Sta­dium sets de­sign stan­dard

Cockburn Gazette - - RESIDENTIAL -

OPTUS Sta­dium earned the high­est over­all hon­our at the Aus­tralian In­sti­tute of Ar­chi­tects’ 2018 WA Ar­chi­tec­ture Awards, which re­cently took place at St Ge­orge’s Cathe­dral.

De­signed as a joint ven­ture by Has­sell, Cox and HKS, the sta­dium re­ceived the pres­ti­gious Ge­orge Tem­ple Poole Award and was recog­nised as a city­defin­ing ar­chi­tec­tural icon, of­fer­ing a “fans first” experience for WA sport and en­ter­tain­ment events.

“The Optus Sta­dium project ex­cels as an out­stand­ing ex­am­ple of a multi-sports and en­ter­tain­ment in­fra­struc­ture, cre­at­ing an iconic ar­chi­tec­tural en­try state­ment to the city,” the jury said.

“The fa­cade de­liv­ers the grav­i­tas of a global city des­ti­na­tion with­out sac­ri­fic­ing user experience.

“Vis­i­tors are drawn to the struc­ture and reap the ben­e­fits of the thought­ful, holis­tic ap­proach to ar­rival, nav­i­ga­tion, experience and de­par­ture.”

Optus Sta­dium re­ceived an­other four awards: the Jef­frey Howlett Award for Pub­lic Ar­chi­tec­ture, Wal­lace Green­ham Award for Sus­tain­able Ar­chi­tec­ture, Mon­doluce Light­ing Award and Color­bond Award for Steel Ar­chi­tec­ture. An­other ma­jor win­ner was the Cado­gan Song School by Palas­sis Ar­chi­tects, which won the Mar­garet Pitt Mori­son Award for Her­itage, as well as the Julius Elis­cher Award for In­te­rior Ar­chi­tec­ture.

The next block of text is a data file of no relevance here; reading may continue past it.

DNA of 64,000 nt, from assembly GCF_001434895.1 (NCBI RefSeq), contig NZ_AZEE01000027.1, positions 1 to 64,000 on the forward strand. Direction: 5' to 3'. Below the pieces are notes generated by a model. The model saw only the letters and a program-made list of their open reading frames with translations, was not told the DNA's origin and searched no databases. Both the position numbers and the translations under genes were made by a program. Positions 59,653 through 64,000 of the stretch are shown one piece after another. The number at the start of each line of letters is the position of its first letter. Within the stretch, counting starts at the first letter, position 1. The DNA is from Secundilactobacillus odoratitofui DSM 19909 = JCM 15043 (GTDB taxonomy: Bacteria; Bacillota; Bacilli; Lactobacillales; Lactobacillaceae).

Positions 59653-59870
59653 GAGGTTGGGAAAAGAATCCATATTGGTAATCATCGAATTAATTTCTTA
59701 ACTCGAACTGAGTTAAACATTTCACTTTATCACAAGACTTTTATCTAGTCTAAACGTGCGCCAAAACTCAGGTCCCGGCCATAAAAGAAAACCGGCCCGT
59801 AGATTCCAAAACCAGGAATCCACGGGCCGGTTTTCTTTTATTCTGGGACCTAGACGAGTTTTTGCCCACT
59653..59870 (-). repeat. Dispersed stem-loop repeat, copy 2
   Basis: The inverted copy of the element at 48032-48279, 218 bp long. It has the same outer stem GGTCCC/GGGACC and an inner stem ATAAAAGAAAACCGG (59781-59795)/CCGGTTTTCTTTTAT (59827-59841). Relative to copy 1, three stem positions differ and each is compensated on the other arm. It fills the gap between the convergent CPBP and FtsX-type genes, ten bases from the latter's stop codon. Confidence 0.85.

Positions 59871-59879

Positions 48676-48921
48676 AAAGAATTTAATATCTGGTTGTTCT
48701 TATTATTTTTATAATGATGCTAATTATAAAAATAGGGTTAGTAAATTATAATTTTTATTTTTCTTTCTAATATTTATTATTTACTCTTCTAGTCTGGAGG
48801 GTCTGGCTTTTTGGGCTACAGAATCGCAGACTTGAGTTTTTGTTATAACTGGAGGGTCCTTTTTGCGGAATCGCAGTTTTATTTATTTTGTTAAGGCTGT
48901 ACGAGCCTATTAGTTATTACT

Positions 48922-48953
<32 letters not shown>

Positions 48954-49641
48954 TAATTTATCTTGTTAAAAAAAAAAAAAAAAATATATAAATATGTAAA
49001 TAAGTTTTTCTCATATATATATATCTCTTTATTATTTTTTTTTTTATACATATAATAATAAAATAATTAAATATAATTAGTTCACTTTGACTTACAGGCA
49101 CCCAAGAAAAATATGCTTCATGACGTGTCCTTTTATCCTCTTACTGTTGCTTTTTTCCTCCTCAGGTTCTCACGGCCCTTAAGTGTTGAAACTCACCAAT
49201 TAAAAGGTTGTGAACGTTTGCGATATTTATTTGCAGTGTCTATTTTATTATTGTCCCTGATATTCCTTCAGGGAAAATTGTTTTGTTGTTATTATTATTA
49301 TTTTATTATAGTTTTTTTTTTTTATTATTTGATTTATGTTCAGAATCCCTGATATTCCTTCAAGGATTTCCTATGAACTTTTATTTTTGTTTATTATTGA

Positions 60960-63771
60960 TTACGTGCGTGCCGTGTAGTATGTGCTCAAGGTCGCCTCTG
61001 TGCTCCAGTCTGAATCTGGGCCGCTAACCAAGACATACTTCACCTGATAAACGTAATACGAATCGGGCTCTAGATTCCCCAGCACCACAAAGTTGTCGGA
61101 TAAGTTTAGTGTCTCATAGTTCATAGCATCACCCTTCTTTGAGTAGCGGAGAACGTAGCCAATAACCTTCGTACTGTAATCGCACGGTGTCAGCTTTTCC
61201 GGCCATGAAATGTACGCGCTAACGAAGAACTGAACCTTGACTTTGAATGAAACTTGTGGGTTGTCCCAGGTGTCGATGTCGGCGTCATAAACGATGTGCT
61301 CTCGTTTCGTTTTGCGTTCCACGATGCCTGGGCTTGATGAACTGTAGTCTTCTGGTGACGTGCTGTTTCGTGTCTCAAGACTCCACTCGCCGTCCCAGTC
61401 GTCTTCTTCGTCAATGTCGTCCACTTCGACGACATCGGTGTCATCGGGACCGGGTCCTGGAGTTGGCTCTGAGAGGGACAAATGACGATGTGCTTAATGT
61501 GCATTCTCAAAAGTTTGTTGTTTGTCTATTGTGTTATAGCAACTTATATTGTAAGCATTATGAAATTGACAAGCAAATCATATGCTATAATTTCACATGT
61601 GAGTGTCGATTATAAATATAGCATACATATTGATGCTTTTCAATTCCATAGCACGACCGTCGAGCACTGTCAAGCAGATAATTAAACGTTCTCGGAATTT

The jury said the project mas­ter­fully re­solved the con­nec­tion be­tween three sig­nif­i­cant yet en­tirely sep­a­rate her­itage build­ings, deal­ing with com­plex level changes and a tech­ni­cally chal­leng­ing acous­tic brief with sim­plic­ity and pre­ci­sion.

It also re­ceived an ar­chi­tec­ture award in the pub­lic ar­chi­tec­ture cat­e­gory and a com­men­da­tion for the Mon­doluce Light­ing Award. The Scar­bor­ough Beach Pool by Chris­tou De­sign Group re­ceived the John Sep­ti­mus Roe Award for Ur­ban De­sign.

“Pro­vid­ing a com­mu­nity-fo­cused tran­si­tion be­tween ur­ban and recre­ational land­scapes, the pool en­hances the pub­lic realm through the ex­cep­tional use of spa­ces, lev­els, tech­ni­cal re­quire­ments, ser­vices and views,” the jury said. In the res­i­den­tial cat­e­gories, Or­ange Ave by vit­ti­noAshe re­ceived the Peter Over­man Award for Res­i­den­tial Ar­chi­tec­ture (al­ter­ations and ad­di­tions). The changes to the semide­tached home in a small his­tor­i­cal precinct re­tain the char­ac­ter of the orig­i­nal while trans­form­ing its func­tion­al­ity. The Mar­shall Clifton Award for Res­i­den­tial Ar­chi­tec­ture – Houses (New) went to 1437 In­side Out House by Craig Steere Ar­chi­tects. The Cottes­loe home in­cludes a clear glass box form on the ground floor with walls that re­tract into cav­i­ties.

The Harold Krantz Award for Res­i­den­tial Ar­chi­tec­ture – Houses (Mul­ti­ple Hous­ing) went to The Bot­t­le­yard by MJA Stu­dio.

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